Introduction. CS 2100 provides an introduction to the discrete mathematics and structures that are at the foundation of computer science.
Instructor. Professor: Zvonimir Rakamaric. Contact: see Front Page.
Lectures. Tuesdays and Thursdays, 12:25-1:45 in WEB L101
Discussion Sections. Administered by the Professor and/or TA.
- Section 2: Fridays, 10:45-11:35, WEB L112
- Section 3: Fridays, 11:50-12:40, WEB L122
- Section 4: Fridays, 12:55-1:45, WEB L122
These meetings are required, but no attendance will be taken.
Getting Help. Take advantage of the instructor office hours and the Friday problem sessions. We will work hard to be accessible to students. Please send us email if you need to meet outside of office hours. Do not be shy if you do not understand something: come to office hours, post questions to the discussion board, send email, or speak up in class!
Students are encouraged to use the discussion board for questions outside of class and office hours. For private questions or concerns, use the mailing list email@example.com. Email sent to this address is seen only by the instructor and TAs, who will respond to each question individually.
Announcements. Important announcements, such as assignment corrections or deadline changes, will be posted to the canvas course page as public announcements. Make sure you set up canvas notifications appropriately to receive the announcements in a timely manner; ideally, you should receive an email notification as soon as an announcement gets posted.
Textbook. Discrete Mathematics: Mathematical Reasoning and Proof with Puzzles, Patterns, and Games by Ensley and Crawley. The course schedule lists the sections covered in each lecture. It is strongly recommended that you read these sections before they are covered in class.
Grading Policy. The final course grade is based on the homework (10%), 4 quizzes (best 3 out of 4 for 60% - we drop the lowest quiz grade), and the final exam (30%). The letter grading policy is as follows:
|87-89 B+||77-79 C+||67-69 D+|
|93-100 A||83-86 B||73-76 C||63-66 D||0-59 E|
|90-92 A-||80-82 B-||70-72 C-||60-62 D-|
Homework assignments are due as posted on canvas at the beginning of class, and late assignments will not be graded. On homeworks, you may work with others, and we will make no attempt to hide the answers. Answers will be discussed in lectures and problem sessions. However, homeworks must be submitted as an original document in your own hand writing (i.e., pen or pencil). No photocopies or printouts are allowed. Each assignment will be graded pass/good effort/fail, where pass is most of the questions are done almost entirely correct. We will not negotiate homework grades. If you want credit, make sure you hand in correct answers.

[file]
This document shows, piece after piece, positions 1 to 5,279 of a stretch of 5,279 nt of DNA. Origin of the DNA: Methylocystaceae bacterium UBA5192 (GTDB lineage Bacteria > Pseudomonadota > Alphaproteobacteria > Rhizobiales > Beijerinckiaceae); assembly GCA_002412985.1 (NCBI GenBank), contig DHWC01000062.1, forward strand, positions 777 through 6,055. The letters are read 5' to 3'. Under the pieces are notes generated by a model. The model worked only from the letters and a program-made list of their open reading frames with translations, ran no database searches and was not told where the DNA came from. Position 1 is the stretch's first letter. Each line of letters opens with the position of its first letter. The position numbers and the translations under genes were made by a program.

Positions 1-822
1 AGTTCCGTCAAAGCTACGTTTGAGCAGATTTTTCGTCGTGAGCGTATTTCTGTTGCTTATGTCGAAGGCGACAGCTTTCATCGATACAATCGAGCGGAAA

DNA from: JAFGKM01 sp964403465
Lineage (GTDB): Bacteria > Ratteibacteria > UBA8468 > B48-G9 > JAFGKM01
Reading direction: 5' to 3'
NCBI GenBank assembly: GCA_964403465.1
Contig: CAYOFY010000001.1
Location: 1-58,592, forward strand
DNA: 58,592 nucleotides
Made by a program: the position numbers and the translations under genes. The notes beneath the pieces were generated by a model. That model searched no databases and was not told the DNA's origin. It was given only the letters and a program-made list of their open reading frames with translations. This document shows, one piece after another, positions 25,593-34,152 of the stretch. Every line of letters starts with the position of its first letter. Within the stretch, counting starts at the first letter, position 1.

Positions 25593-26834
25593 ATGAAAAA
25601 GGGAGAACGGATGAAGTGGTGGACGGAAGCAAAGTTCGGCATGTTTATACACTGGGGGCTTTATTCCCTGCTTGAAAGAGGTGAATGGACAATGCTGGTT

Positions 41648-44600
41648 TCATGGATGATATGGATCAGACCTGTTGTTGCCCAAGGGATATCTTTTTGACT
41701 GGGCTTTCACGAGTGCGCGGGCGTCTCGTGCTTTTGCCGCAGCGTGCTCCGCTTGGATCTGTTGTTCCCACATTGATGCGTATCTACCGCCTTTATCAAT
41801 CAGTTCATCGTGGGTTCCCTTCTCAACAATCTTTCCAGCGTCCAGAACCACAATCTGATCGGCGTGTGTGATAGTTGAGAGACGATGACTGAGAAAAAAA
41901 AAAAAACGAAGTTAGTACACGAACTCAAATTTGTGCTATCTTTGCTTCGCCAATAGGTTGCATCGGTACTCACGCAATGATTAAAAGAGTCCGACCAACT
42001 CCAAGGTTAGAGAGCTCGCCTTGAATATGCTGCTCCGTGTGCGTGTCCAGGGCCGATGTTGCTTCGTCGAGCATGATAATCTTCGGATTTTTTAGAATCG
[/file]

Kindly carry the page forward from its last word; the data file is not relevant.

Quizzes and the final exam are closed book/closed notes. Please make sure to check the quiz/exam dates on the web page for the course and verify that you will be in attendance on those days. Only pen/pencil can be used during exams. No calculators, iphones, ipods, walkmans, mobile phones, etc. can be used. Once the exam is started, students may leave only after handing in their exam. If you believe there is an error in grading the quizzes or final, you may request a regrading within one week of receiving your grade. Requests must be made in writing, explaining clearly why you think your answer is correct. Of course, there must be no collaboration during examinations. If a student is caught cheating on a homework or exam, they will receive a failing grade for the course and be reported to the department. For a detailed description of the School of Computing's policy on cheating, please see our Policy Statement on Academic Misconduct.
Students with Disabilities. The University of Utah seeks to provide equal access to its programs, services, and activities for people with disabilities. If you need accommodations in this class, reasonable prior notice needs to be given to the Center for Disability Services, 162 Olpin Union Building, 581-5020 (V/TDD). CDS will work with you and the instructor to make arrangements for accommodations.
Syllabus. The following topics will be covered (see the course modules for a detailed schedule):
- Mathematical Reasoning (Chapters 1 and 2): Introduction to formal mathematical statements, logic, theorems, and proofs. We will cover several fundamental strategies for proving mathematical statements.
- Set Theory and Boolean Logic (Chapter 3): Introduction to sets, set operations, proving set properties, and Boolean Logic.
- Relations and Functions (Chapter 4): Introduction to relations, equivalence relations, functions, and properties of functions.
- Counting and Probability (Chapters 5 and 6): Basic combinatorics, counting principles, and an introduction to discrete probability.
- Graphs and Trees (Chapter 7): Formal properties of graphs and trees and formal reasoning including proofs.
The syllabus page shows a table-oriented view of the course schedule, and the basics of course grading. You can add any other comments, notes, or thoughts you have about the course structure, course policies or anything else.
To add some comments, click the "Edit" link at the top.